Trigger warnings listed up front on every adventure
First, Tavern Tales, has a list of potential triggers right under the title for every adventure so you can see what the content is immediately before reading on.
For the Luciana adventure, the content warnings are “danger to children” and “spiders”, which I can go over ahead of time with kiddo.
Then, I might see that the only warning for the Sinessio Bravo quest is “alcoholism”, so it might be OK to review for 8+, depending on the kids, or could be easily tweaked to take out that one particular element from the story.
Then I also see that the Izak Lot adventure includes “gore” and “murder”, among other things, so I know right away that it would be a grown-ups only kind of quest for my planning purposes.
For a book with lots of variety in the adventures, this is really important to quickly see what kind of content there is BEFORE you read (versus the GM needing to read ahead of time and having to face their own triggers without warnings).
This is also really important in TTRPGs adventures that are made specifically for kids too, and many creators sort of assume that since their adventure doesn’t include combat, there’s not going to be triggers. I’ve found lots of kid-friendly and all-ages focused games that do include triggers, like storms, spiders, natural disasters, etc that aren’t marked and can be concerning for kids, even if they aren’t combat-focused. I’m a bit guilty of it too (especially with some of my solarpunk themed games, there’s a lot of environmental hazards that I don’t call out ahead of time), so I think Tavern Tales is a good example for creators to learn from..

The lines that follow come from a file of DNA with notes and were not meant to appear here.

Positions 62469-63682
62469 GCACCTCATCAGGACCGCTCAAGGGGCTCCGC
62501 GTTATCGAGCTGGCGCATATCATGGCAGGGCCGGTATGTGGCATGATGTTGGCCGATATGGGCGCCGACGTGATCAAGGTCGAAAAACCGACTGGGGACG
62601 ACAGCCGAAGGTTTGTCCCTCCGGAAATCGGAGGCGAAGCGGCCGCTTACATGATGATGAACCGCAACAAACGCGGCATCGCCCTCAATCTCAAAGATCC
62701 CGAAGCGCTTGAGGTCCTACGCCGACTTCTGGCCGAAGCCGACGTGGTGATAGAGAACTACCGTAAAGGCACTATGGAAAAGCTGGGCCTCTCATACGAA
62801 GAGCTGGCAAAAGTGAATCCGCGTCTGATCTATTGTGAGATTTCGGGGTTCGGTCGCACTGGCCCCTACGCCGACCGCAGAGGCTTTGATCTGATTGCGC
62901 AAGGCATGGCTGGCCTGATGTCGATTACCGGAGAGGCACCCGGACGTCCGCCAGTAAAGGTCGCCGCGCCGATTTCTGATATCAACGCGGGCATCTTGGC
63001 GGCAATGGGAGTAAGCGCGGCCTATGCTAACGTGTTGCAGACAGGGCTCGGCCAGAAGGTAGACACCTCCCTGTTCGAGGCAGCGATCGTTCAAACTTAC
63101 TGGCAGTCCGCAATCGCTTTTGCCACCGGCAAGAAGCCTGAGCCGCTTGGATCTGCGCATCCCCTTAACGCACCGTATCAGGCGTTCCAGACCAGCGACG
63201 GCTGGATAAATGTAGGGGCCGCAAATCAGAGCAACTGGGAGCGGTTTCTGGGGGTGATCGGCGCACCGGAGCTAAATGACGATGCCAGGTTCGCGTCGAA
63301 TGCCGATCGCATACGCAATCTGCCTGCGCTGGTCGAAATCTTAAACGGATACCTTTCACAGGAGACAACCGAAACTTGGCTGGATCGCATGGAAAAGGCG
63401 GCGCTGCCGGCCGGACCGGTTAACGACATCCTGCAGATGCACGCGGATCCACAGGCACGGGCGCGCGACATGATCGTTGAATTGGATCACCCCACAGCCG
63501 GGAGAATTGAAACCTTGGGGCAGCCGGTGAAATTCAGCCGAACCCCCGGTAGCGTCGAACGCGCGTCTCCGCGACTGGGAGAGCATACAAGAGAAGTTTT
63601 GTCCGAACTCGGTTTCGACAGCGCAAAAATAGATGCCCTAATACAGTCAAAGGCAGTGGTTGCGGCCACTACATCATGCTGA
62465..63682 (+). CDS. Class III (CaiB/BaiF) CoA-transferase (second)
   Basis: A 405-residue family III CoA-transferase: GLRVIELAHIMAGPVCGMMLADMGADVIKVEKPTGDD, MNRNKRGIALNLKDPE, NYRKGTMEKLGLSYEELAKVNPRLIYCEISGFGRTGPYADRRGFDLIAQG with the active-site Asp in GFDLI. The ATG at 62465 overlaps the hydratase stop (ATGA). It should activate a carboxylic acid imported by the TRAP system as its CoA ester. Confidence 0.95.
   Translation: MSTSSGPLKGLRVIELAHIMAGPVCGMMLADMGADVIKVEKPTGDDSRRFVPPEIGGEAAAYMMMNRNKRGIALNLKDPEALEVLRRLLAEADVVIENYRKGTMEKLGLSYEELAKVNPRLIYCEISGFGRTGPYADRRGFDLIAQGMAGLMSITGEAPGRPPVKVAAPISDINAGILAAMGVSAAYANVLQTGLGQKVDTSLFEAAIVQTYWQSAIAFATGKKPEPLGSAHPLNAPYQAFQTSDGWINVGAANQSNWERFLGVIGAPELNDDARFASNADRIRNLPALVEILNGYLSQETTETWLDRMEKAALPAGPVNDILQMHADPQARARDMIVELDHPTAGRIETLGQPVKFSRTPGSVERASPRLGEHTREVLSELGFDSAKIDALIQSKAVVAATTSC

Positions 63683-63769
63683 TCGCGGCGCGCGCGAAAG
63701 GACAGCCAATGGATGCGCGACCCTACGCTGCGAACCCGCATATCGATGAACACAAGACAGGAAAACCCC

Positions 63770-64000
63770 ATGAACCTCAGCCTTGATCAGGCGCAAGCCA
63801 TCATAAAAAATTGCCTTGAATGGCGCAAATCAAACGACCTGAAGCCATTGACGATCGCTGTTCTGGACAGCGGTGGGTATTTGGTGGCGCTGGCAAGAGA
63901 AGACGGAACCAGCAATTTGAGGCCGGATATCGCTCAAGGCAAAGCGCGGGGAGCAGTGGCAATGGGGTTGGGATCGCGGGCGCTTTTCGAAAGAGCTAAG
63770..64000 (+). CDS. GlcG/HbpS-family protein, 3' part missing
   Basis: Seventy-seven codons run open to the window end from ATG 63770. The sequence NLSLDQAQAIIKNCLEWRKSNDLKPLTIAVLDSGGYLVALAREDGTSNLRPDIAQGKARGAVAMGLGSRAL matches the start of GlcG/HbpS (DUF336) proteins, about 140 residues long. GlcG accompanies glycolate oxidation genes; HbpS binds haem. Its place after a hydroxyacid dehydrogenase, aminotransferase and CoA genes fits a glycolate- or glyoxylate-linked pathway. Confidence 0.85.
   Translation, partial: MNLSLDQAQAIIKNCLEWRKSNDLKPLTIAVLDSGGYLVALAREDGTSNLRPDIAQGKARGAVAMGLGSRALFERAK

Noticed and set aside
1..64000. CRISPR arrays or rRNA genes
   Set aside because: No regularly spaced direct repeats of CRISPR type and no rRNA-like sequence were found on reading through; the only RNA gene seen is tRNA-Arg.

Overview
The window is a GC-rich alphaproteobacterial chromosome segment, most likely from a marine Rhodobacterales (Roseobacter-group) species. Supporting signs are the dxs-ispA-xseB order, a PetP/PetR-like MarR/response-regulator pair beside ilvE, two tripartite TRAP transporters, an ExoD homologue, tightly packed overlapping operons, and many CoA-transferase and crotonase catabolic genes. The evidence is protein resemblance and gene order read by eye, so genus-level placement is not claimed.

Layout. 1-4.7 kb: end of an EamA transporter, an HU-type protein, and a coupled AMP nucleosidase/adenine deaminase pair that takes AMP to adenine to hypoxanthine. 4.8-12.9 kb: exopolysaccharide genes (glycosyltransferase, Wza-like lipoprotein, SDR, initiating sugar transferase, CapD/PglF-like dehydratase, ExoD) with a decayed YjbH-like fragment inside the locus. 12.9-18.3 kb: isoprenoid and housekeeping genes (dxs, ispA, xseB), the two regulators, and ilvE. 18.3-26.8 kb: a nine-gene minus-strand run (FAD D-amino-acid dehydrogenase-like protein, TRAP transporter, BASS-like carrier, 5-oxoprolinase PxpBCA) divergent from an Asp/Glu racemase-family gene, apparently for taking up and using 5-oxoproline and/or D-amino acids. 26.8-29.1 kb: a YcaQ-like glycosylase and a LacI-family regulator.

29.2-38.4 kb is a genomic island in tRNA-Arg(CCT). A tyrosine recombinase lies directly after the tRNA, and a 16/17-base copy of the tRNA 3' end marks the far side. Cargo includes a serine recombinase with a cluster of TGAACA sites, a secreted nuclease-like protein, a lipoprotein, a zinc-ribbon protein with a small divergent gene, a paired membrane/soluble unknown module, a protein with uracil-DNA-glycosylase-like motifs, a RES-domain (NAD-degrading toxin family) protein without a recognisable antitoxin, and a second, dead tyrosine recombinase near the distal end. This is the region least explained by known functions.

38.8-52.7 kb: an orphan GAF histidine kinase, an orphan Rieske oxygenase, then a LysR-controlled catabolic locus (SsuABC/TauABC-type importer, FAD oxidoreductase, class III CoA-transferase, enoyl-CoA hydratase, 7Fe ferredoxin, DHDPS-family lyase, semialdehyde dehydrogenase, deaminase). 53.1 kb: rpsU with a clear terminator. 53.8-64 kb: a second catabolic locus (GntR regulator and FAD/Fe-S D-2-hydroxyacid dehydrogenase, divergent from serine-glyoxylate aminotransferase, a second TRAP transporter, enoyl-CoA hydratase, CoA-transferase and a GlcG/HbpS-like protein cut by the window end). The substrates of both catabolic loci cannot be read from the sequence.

Pictures and icons on challenges and stat blocks
Tavern Tales also uses a lot of picture-based markers to identify what type of challenge is being faced (i.e. every section is marked with a symbol for trap, combat, etc to make them easily identifiable for the GM), and stat blocks have really clear symbols to quickly find AC, HP, and SPEED.
I’m a huge fan of using symbols, in addition to words, to hone in on key elements, and these modifications or tools really help from a GM standpoint to quickly find important information without having to parse through blocks of words first. It’s another element of Tavern Tales that I think can be a great model for other games.
Overall thoughts on Tavern Tales and the Luciana Witherwood adventure
When I first cracked open Tavern Tales, I was honestly a bit concerned about reviewing only a single adventure in such a big adventure book that was not all kid-friendly, but, the more I got into it, the more I saw how it is actually put together with a lot of care towards different triggers, player interests, and more so that there’s still something for any age in here.
I would say that Tavern Tales is not necessarily all-ages focused, but it’s wide-ages focused – it has a large variety of tolerances that it can be used with, and it makes sure to clearly mark everything so that a variety of GM’s and players can effectively use the book.
For the Luciana adventure specifically, I loved the chaos of the story, the variations in the challenges, and the spirit of the main NPC – it was a lot of fun, and I hope you all get to check it out as well!
Find a copy of Tavern Tales